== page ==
8. Pages Per Visitor

The more pages a visitor views after arriving at your site, the more engaging your site is. At its core, Google aims to serve people the most relevant and useful websites that offer value that cannot be found elsewhere or at least cannot be found easily. Looking at this statistic from an organic standpoint may tell you that you target the right users or users who ultimately don't have an interest in your website after arrival. On the other hand, your visitors may be interested in your content, but your site may not be user-friendly enough. Remember, data is objective, but your interpretations are subjective. Be sure to dig deep enough to find causation in your data, not just correlation.


9. Returning vs. New Users

The number of visitors that return to your website can help you to understand how engaging your website is and whether or not users are identifying with your brand. Even if you convert 100% of your visitors, if none of them returns to convert again in the future, you are losing out big-time on a source of revenue! Ideally, your visitors won't just make a sale, they will share their purchase on social media, post links in online forums like Reddit, and return to make another purchase!

Google Analytics provides this data in a number of visual ways, but I prefer to look at the graphical pie graph they provide. Hovering over the pie graph will provide the actual number of visitors. Of course, it's important that the amount of new and returning visitors increase indefinitely each month, however, it is also important to pay attention to the ratio of new visitors to returning visitors to understand how your site is growing organically.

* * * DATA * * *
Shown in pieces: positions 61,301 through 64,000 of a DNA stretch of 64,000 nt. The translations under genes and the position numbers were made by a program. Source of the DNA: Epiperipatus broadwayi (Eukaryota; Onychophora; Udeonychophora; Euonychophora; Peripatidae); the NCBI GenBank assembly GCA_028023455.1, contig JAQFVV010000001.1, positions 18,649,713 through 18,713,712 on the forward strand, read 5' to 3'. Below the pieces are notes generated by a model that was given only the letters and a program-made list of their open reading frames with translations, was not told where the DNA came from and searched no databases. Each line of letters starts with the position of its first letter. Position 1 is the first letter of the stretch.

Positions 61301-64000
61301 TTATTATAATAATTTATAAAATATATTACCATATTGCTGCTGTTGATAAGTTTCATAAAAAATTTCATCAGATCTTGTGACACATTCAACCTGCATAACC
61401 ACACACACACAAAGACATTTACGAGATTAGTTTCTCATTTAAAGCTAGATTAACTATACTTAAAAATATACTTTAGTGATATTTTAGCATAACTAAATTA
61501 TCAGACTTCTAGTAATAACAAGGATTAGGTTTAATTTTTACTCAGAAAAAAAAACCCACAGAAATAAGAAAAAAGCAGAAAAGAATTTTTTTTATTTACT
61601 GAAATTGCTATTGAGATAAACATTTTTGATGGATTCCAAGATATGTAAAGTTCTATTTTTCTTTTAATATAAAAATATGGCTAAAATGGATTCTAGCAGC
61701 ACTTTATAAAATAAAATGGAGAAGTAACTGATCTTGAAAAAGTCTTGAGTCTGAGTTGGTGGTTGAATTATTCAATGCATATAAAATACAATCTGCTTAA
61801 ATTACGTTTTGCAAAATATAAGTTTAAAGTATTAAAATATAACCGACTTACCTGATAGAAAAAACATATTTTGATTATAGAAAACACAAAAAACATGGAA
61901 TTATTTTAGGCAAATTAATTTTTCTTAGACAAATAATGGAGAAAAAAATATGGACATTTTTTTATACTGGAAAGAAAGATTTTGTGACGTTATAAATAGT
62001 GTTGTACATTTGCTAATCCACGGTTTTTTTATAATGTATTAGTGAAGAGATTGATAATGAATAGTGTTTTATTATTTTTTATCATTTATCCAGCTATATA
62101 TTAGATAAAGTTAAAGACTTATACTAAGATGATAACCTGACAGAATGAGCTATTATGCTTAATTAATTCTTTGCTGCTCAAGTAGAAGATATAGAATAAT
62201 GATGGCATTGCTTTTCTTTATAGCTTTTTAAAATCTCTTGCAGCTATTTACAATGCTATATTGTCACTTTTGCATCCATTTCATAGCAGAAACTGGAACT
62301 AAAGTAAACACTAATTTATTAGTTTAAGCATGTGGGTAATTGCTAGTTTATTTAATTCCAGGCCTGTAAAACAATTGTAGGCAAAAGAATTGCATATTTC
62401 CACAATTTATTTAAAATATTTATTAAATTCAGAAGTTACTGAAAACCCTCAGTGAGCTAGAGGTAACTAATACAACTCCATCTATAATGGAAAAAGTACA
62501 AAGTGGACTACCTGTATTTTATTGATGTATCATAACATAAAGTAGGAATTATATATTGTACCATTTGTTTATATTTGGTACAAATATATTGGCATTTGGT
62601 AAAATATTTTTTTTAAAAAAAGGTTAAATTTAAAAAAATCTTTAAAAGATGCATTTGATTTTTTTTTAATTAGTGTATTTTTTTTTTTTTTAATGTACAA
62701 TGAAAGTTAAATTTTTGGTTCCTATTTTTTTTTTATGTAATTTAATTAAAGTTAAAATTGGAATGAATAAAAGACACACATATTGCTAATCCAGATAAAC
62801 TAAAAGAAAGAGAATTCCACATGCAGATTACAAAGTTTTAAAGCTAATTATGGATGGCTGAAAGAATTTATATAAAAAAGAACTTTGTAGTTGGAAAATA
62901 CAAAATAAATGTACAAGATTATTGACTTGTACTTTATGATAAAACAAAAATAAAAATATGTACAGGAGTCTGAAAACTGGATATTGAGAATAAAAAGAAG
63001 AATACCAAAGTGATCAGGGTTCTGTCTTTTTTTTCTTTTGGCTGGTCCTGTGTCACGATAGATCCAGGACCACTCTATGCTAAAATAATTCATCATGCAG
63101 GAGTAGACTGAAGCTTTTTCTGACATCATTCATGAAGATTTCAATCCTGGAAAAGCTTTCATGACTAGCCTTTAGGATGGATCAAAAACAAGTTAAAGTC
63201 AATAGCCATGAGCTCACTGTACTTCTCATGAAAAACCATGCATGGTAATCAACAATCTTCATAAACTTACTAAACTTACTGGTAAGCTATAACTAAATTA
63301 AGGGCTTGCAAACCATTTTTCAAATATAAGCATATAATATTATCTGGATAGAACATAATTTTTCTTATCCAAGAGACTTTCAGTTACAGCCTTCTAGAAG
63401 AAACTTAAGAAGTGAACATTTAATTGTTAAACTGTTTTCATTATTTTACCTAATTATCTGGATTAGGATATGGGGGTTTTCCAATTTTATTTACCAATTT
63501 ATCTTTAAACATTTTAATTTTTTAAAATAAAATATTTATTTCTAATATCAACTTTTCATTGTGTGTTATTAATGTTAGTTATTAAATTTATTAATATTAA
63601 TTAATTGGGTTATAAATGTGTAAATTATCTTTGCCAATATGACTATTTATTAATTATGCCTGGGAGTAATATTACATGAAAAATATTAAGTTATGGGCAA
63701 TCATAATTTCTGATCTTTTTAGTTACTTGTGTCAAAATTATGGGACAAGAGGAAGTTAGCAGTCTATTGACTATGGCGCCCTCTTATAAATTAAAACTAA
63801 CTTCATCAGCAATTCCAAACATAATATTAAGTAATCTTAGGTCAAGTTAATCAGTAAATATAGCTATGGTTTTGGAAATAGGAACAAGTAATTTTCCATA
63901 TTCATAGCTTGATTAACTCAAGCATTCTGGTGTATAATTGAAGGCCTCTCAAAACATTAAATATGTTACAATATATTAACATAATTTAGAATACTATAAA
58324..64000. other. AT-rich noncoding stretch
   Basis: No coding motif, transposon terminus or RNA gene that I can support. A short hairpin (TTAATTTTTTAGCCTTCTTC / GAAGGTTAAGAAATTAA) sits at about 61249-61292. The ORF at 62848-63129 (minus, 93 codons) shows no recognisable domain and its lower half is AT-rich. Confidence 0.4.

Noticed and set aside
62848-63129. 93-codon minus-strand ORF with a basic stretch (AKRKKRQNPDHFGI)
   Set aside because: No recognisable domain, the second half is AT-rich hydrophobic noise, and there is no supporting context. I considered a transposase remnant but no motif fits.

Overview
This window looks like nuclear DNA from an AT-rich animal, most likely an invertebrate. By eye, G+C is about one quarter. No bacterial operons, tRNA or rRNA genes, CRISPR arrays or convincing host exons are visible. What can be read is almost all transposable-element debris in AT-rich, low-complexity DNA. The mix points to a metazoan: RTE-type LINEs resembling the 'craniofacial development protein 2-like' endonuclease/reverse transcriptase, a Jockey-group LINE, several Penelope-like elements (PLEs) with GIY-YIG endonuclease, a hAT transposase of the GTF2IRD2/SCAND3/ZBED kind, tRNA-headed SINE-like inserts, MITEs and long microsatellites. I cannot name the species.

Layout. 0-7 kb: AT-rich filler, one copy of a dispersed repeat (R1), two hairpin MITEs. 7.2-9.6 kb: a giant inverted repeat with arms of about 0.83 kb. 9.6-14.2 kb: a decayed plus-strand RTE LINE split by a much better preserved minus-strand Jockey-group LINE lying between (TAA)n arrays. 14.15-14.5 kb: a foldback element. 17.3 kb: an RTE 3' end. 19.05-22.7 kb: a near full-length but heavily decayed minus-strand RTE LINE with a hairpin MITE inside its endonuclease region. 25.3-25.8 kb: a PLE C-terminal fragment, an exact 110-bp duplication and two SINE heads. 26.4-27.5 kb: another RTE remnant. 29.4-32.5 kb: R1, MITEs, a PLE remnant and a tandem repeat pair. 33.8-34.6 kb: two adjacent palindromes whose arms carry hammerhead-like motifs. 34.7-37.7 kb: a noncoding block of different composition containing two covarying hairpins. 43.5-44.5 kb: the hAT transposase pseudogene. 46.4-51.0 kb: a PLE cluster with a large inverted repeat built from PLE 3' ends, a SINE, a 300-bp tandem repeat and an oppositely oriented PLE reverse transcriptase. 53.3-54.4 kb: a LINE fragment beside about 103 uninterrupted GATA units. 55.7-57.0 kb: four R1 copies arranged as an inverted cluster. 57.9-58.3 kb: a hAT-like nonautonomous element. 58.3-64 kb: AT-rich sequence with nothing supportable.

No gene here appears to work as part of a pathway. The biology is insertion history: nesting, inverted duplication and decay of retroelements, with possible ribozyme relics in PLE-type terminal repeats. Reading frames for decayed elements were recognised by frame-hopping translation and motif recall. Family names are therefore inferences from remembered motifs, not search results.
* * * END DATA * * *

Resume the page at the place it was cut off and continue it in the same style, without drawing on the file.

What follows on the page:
10. Crawl Errors

Search engines rely on automated programs that "crawl" your website to add it to their index. No matter how great your website is, if Google and the other search engines can't understand your website, your rankings will suffer. Fortunately, Google provides a function in its Search Console (formerly Webmaster Tools) that allows you to check for crawl errors. It will tell you if it is having difficulty crawling any of your pages. If you have thousands of crawl issues showing up in Search Console, odds have some other glaring SEO problems. Here is a list of common crawl errors and how to fix them.

11. Traffic By Device Type

With mobile commerce stats showing that more and more users are accessing the web without conventional desktop computers, it's more important than ever to be paying attention to which devices users are using to access your website. These days, most online traffic comes from mobile devices, which is why it is important to know what devices your visitors use to make sure you are delivering the most user-friendly view of your site to each visitor. You can check to see how "mobile-friendly" your website is with Google's Mobile-Friendly Test page.

You can dig deeper into this data to see if most of your users prefer one type of device versus another. For example, if the majority of your mobile users are on the Android OS, you can prioritize optimizing your site for Android devices before worrying about IOS devices.